I can almost imagine what it must feel like for someone to look at me with complete and unconditional love and acceptance in their eyes. There are some old ladies I know who have it - this grace, this sweetness that just kind of shines out of them. You bet it's a hook. In a world full of ungrace and road rage, are you kidding? If that makes a person unsophisticated, remedial, that's okay. I just want to be around them. I think that's what he was like, and why people fell in love with him. All that healing stuff went over big, too, I'm sure.
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1. While sitting at your desk, lift your right foot off the floor and make clockwise circles.
2. Now, while doing this, draw the number "6" in the air with your right hand.
3. Your foot will change direction.

Last edited by Brynn : 11-30-2006 at 06:50 AM. Reason: it's late and I make a lot of typos and the spelling/grammatical errors are humiliating.
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Old 11-30-2006, 05:08 PM   #8
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It all would have gone so much better if the Eleventh Commandment had read Thou Shalt STFU.
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Old 11-30-2006, 11:21 PM   #9
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Quote:
Originally Posted by Brynn
All that healing stuff went over big, too, I'm sure.
assuming you believe that actually happened.


a lot of televangelists say they can heal. and the communities that follow them believe wholeheartedly that it's true. hell, a helluvalotta people think john edwards can talk to their dead grannies. that doesn't mean a lick of it is real.


i think i'm way off topic now but i'm kind of confused about what the topic was supposed to be.
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Old 12-01-2006, 01:25 AM   #10
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Old 12-01-2006, 01:48 AM   #11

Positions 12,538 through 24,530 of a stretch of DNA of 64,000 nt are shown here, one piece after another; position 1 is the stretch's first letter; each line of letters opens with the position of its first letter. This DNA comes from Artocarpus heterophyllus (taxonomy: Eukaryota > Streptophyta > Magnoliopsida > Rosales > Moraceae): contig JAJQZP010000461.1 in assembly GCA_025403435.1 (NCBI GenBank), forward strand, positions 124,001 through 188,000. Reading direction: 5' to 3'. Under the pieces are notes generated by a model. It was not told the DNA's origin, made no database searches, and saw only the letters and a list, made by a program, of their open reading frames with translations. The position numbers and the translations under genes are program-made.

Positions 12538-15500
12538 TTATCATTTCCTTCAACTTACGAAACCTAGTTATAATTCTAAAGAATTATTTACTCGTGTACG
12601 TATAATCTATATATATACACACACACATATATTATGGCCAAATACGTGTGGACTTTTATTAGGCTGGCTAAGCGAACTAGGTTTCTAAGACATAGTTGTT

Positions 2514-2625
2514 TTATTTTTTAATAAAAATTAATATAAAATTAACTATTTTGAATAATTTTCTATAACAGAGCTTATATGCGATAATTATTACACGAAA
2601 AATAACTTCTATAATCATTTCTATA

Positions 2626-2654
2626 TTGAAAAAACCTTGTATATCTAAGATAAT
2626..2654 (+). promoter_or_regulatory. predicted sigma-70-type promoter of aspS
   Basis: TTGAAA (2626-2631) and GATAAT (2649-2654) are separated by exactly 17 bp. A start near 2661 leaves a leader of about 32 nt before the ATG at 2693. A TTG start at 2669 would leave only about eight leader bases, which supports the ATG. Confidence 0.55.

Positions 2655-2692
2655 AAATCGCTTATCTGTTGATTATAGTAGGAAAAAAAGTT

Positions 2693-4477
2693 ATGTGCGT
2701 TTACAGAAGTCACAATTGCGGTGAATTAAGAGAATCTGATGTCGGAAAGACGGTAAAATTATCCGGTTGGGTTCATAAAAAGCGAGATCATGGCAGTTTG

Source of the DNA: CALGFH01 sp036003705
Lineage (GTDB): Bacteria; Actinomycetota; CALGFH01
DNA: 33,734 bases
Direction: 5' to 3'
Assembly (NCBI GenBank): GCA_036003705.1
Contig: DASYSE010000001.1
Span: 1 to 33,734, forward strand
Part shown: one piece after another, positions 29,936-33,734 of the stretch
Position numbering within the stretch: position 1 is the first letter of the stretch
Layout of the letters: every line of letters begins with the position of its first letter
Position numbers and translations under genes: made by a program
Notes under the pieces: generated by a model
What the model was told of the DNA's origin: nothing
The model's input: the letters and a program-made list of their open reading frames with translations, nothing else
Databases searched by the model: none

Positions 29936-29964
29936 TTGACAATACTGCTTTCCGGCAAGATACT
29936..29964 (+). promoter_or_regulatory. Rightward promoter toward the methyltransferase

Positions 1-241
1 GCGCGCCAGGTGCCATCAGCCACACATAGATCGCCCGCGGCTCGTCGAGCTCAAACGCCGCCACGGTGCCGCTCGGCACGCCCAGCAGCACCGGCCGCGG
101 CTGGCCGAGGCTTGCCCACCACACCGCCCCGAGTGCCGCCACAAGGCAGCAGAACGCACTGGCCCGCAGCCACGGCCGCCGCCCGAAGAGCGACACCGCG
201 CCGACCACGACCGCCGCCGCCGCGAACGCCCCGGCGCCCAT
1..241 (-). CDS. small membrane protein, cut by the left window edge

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Quote:
Originally Posted by Brynn
God himself came to earth and allowed mankind to get his revenge for all the years of being a harsh taskmaster by nailing him to a cross. A lot of Christians would be horrified to think that maybe there was a part of God that actually deserved to be crucified and would call me a heretic, but from a literary, not to mention humanistic point of view, it's very satisfying in that light. But still, the humility and love it would take for a fallible but all-powerful god to allow that is enough to take my breath away, were that the case. What a decent, honest guy after all.
Heretic! No, interesting. But capital punishment just isn't right, even if you do it to yourself.
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Old 12-01-2006, 06:14 PM   #12
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hmm. Just a thought.

Aubrey, theoretically now, if you asked a non-existent God as a last resort for healing for a chronic problem today, and you received it instantly, would you chalk it up to coincidence or divine intervention?

Very often, this is the point where people who didn't believe start believing. And when it happens again - and again - it doesn't make a lot of sense to question the origin of all these great things that keep happening. It just seems more appropriate to say "thank-you."
So yeah, I believe it's all possible.